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July 22, 2019
"Supertutor” Mark Maclaine is Tutorfair's Co-founder and Director of Learning. Mark is currently working on his new book which is based on a series of real life clients and the experiences he has gained over his many years of tutoring. This series looks at ‘Maintaining your memory banks’ and this chapter looks at ‘Spacing Learning'.
When you ask students how best to study for a test, most will say something along the lines of “repeat, repeat, repeat”. This often means sitting down and reviewing the same content over and over, until it “sticks”. This is how I revised for my own exams as a student. Not only because my teachers told me to, but because it seemed to work, at least whilst I was engaged in the process. Research has now shown that this type of learning, sometimes referred to as cramming is not the most efficient, or effective, way to revise at all.
“Repeat, repeat, repeat”, which scholars call “massed practice”, means practising a single task over and again without a break. Like this, knowledge bounces around in the short-term memory, making it seem as if the student knows it. However, there has been no repeated retrievals, and re-consolidation, from the long-term memory, so it is unlikely to stick.
As well as recognising the linkage of a memory to other memories, the brain notices how often it is accessed in the long-term memory. It matters far less how many times a book is read whilst “checked out”, than the number of times it is checked out, with the time between each outing being important.
Researchers have also found that the harder you have to work to retrieve a skill or piece of knowledge, the more the practice of retrieval strengthens it. It is as if the brain wants to save itself the trouble of having to work so hard again: “I’d better strengthen this memory, to make life easier in the future.” (Once it has been forgotten, the process is simply re-learning, so one shouldn’t wait too long!)
With spaced, or “distributed” learning, the information has time to leave the short-term memory, so students have to work harder to retrieve, and consolidate, the answer from long-term storage. This can be disheartening, as it is less immediately gratifying than cramming, but creates far more robust memories.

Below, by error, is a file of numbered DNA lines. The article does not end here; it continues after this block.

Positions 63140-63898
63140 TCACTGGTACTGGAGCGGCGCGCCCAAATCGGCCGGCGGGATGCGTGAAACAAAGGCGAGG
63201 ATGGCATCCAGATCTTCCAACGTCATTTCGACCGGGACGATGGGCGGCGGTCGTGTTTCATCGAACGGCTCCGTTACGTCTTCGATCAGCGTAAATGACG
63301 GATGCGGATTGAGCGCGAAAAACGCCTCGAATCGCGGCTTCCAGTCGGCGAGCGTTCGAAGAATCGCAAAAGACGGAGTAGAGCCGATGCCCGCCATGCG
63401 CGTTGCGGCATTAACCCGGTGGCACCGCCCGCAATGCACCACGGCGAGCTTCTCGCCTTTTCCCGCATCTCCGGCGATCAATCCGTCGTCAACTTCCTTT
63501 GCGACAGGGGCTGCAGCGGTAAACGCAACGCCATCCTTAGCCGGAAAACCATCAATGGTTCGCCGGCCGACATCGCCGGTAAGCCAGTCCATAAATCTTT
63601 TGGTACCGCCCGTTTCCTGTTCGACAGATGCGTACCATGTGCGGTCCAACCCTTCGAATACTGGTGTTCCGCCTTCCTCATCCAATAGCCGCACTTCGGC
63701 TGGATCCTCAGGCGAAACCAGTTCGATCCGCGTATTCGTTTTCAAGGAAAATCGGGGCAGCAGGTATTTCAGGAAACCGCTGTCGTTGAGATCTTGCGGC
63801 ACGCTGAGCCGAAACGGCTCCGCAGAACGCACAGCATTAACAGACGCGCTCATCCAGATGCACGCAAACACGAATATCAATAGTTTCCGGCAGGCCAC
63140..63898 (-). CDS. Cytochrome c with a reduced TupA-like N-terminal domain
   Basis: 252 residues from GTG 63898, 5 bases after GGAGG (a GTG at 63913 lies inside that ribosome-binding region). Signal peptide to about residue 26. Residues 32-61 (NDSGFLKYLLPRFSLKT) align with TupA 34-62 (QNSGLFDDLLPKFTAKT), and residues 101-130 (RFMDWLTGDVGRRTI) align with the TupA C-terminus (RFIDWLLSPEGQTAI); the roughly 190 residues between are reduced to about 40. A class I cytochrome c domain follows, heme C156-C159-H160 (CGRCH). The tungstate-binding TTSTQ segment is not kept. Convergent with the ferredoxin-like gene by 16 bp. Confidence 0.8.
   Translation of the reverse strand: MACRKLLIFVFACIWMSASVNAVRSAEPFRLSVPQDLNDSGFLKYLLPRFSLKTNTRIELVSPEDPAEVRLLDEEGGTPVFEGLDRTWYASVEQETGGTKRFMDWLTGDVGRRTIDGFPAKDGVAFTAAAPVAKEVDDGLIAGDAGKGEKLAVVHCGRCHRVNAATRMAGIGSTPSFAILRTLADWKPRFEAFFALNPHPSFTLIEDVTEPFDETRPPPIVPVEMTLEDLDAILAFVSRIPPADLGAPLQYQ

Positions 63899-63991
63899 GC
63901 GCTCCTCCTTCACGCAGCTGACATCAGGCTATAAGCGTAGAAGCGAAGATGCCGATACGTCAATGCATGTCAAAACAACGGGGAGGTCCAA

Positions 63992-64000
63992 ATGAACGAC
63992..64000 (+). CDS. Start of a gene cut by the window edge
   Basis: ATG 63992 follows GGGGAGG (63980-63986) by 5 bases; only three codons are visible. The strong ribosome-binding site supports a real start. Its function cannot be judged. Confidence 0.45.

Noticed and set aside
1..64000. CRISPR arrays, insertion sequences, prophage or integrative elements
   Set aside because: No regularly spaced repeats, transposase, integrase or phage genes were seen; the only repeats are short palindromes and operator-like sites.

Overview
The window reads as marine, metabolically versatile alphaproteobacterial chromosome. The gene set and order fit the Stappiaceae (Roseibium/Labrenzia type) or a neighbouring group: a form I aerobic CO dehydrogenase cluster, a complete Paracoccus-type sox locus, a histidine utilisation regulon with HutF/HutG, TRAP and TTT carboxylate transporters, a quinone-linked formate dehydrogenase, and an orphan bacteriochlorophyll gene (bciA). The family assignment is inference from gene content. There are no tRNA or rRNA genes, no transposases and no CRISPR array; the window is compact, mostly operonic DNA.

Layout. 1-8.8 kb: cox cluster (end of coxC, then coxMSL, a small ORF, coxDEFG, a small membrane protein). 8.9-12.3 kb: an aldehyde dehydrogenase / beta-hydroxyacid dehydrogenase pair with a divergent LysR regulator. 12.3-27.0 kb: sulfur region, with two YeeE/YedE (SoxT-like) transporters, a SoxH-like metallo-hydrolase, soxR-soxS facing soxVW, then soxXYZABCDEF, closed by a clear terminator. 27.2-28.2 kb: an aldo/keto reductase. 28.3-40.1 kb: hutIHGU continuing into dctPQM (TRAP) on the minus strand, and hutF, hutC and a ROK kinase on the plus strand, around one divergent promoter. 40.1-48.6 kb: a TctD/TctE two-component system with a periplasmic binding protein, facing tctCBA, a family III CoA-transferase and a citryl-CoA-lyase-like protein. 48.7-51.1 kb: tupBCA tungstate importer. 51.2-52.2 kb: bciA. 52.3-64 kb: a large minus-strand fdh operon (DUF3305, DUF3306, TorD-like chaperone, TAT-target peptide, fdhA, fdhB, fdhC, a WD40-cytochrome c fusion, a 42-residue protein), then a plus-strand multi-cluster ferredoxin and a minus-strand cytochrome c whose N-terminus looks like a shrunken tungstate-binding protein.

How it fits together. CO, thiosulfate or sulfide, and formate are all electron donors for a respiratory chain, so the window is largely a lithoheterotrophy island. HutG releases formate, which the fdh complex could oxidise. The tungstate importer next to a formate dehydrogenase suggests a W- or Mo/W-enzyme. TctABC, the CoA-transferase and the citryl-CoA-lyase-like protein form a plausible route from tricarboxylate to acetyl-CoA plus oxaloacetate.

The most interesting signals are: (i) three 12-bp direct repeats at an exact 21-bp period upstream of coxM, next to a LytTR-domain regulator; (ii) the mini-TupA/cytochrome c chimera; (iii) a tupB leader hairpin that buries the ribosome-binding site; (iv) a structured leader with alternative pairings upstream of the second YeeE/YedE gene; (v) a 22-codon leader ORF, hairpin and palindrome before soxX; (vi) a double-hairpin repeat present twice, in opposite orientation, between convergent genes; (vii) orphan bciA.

Interestingly, after taking part in studies that clearly show the long-term advantages of spaced learning, many students still say they prefer massed practice. The allure of cramming is that because students are retrieving information from their short-term memory, they notice an immediate result. It appears to be ‘going in’. Though they might do better in quizzes immediately after a lesson, little will be be retained in the longer term.
How long should we wait?
The answer is still a little unclear, and depends on the subject, person and prior knowledge. However, we do know that you ought to wait until the memory fragments have started to be forgotten, at least the next day, but possibly a few days or even a few weeks. Then, when the cracks start to form in the foundations, these problem areas can be patched up better than before, adding stability to the building.
The idea of spacing practice is not entirely new of course; it is the science clearly supporting its effectiveness that is new. Indeed, many educators (including school teachers) actively plan to return to topics again and again throughout the term. I’ve found that since different students have hugely varying learning cycles it can be hard to create a one-size-fits-all plan. For most, however, a weekly review with a student of the previous week’s school work can provide a huge boost to their long-term learning, and test scores towards the end of term.